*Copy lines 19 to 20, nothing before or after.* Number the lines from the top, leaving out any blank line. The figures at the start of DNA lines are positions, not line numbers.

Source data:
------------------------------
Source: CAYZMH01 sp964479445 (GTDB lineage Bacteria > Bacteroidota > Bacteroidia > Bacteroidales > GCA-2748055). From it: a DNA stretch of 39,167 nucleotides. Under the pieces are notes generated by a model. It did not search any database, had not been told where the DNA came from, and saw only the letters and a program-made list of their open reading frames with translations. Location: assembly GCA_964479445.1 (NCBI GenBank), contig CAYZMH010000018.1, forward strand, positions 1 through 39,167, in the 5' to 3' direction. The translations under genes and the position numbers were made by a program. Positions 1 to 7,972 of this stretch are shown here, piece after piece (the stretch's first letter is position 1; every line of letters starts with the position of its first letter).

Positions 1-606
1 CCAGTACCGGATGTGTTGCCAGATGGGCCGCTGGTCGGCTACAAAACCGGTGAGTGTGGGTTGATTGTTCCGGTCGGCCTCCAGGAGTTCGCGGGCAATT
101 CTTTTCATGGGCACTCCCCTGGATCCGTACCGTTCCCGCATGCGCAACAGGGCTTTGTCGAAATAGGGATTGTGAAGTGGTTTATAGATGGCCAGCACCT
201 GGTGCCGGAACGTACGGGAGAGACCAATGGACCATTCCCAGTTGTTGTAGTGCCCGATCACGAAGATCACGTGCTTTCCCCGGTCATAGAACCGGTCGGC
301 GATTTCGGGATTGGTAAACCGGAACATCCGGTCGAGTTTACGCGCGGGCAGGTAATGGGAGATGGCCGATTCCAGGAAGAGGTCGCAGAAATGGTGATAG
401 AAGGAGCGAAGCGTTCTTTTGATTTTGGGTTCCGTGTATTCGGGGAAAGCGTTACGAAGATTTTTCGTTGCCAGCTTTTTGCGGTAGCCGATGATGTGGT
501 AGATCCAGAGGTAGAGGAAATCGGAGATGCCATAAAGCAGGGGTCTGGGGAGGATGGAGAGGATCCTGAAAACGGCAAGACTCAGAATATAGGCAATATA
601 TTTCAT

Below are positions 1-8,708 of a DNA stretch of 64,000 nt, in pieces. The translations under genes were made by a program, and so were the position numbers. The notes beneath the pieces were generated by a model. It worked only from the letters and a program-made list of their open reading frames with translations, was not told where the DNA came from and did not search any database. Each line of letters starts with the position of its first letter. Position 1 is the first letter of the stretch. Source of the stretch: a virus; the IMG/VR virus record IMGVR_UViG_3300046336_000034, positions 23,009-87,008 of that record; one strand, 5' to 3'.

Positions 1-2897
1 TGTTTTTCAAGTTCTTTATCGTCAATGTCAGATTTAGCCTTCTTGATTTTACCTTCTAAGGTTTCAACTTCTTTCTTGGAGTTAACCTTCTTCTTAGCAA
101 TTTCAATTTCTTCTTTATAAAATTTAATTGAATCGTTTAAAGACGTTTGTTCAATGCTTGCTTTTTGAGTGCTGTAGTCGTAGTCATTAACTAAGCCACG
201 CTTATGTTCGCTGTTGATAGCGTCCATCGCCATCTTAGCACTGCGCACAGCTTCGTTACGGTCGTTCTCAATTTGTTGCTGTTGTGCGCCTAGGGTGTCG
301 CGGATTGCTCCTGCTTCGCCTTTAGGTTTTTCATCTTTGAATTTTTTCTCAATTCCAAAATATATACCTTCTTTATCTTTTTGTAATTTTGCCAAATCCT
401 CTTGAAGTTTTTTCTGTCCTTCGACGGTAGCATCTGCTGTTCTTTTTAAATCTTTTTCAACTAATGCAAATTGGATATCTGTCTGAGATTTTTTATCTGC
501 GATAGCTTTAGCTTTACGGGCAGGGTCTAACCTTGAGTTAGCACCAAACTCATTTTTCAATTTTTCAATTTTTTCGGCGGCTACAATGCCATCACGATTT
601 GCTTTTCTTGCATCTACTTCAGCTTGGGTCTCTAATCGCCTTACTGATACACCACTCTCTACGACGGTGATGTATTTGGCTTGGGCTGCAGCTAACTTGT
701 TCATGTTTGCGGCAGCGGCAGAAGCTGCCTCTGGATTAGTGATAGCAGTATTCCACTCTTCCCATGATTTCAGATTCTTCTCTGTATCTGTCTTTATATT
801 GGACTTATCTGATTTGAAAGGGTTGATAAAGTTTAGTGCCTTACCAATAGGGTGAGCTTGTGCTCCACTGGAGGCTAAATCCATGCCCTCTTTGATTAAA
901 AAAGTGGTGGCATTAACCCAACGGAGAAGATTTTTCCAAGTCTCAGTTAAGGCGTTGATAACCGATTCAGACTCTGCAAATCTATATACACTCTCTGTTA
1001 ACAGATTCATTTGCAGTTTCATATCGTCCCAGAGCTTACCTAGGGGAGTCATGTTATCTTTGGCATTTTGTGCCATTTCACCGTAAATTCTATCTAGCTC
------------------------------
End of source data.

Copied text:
701 TCATGTTTGCGGCAGCGGCAGAAGCTGCCTCTGGATTAGTGATAGCAGTATTCCACTCTTCCCATGATTTCAGATTCTTCTCTGTATCTGTCTTTATATT
801 GGACTTATCTGATTTGAAAGGGTTGATAAAGTTTAGTGCCTTACCAATAGGGTGAGCTTGTGCTCCACTGGAGGCTAAATCCATGCCCTCTTTGATTAAA